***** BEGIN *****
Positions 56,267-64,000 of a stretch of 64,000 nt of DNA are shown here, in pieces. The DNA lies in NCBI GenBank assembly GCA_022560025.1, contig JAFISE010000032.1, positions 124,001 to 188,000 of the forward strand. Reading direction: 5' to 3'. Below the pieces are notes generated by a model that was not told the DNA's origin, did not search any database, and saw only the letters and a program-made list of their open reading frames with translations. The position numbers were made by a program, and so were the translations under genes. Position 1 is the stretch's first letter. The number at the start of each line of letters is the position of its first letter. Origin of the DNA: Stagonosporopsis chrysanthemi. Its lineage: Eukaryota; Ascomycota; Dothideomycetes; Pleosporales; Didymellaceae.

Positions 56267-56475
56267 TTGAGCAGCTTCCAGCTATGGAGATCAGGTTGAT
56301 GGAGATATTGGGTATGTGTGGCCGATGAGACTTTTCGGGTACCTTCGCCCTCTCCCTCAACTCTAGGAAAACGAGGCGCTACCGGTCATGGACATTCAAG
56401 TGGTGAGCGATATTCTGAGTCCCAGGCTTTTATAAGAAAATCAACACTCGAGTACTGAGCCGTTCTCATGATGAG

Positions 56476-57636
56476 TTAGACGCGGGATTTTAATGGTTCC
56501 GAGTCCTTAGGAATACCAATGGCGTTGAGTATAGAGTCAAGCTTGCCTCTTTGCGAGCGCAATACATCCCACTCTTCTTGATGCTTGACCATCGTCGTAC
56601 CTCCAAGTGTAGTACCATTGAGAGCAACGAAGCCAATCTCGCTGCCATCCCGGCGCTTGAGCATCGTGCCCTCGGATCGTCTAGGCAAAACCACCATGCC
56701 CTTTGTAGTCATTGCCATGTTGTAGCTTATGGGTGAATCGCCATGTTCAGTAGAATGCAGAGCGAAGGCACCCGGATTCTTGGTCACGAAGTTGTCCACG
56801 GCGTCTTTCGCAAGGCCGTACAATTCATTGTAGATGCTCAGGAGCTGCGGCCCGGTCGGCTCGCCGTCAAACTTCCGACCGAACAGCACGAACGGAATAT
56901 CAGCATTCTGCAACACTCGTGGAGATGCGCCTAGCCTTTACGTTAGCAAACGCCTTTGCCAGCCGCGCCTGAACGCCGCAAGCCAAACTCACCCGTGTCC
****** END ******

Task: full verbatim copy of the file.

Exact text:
Positions 56,267-64,000 of a stretch of 64,000 nt of DNA are shown here, in pieces. The DNA lies in NCBI GenBank assembly GCA_022560025.1, contig JAFISE010000032.1, positions 124,001 to 188,000 of the forward strand. Reading direction: 5' to 3'. Below the pieces are notes generated by a model that was not told the DNA's origin, did not search any database, and saw only the letters and a program-made list of their open reading frames with translations. The position numbers were made by a program, and so were the translations under genes. Position 1 is the stretch's first letter. The number at the start of each line of letters is the position of its first letter. Origin of the DNA: Stagonosporopsis chrysanthemi. Its lineage: Eukaryota; Ascomycota; Dothideomycetes; Pleosporales; Didymellaceae.

Positions 56267-56475
56267 TTGAGCAGCTTCCAGCTATGGAGATCAGGTTGAT
56301 GGAGATATTGGGTATGTGTGGCCGATGAGACTTTTCGGGTACCTTCGCCCTCTCCCTCAACTCTAGGAAAACGAGGCGCTACCGGTCATGGACATTCAAG
56401 TGGTGAGCGATATTCTGAGTCCCAGGCTTTTATAAGAAAATCAACACTCGAGTACTGAGCCGTTCTCATGATGAG

Positions 56476-57636
56476 TTAGACGCGGGATTTTAATGGTTCC
56501 GAGTCCTTAGGAATACCAATGGCGTTGAGTATAGAGTCAAGCTTGCCTCTTTGCGAGCGCAATACATCCCACTCTTCTTGATGCTTGACCATCGTCGTAC
56601 CTCCAAGTGTAGTACCATTGAGAGCAACGAAGCCAATCTCGCTGCCATCCCGGCGCTTGAGCATCGTGCCCTCGGATCGTCTAGGCAAAACCACCATGCC
56701 CTTTGTAGTCATTGCCATGTTGTAGCTTATGGGTGAATCGCCATGTTCAGTAGAATGCAGAGCGAAGGCACCCGGATTCTTGGTCACGAAGTTGTCCACG
56801 GCGTCTTTCGCAAGGCCGTACAATTCATTGTAGATGCTCAGGAGCTGCGGCCCGGTCGGCTCGCCGTCAAACTTCCGACCGAACAGCACGAACGGAATAT
56901 CAGCATTCTGCAACACTCGTGGAGATGCGCCTAGCCTTTACGTTAGCAAACGCCTTTGCCAGCCGCGCCTGAACGCCGCAAGCCAAACTCACCCGTGTCC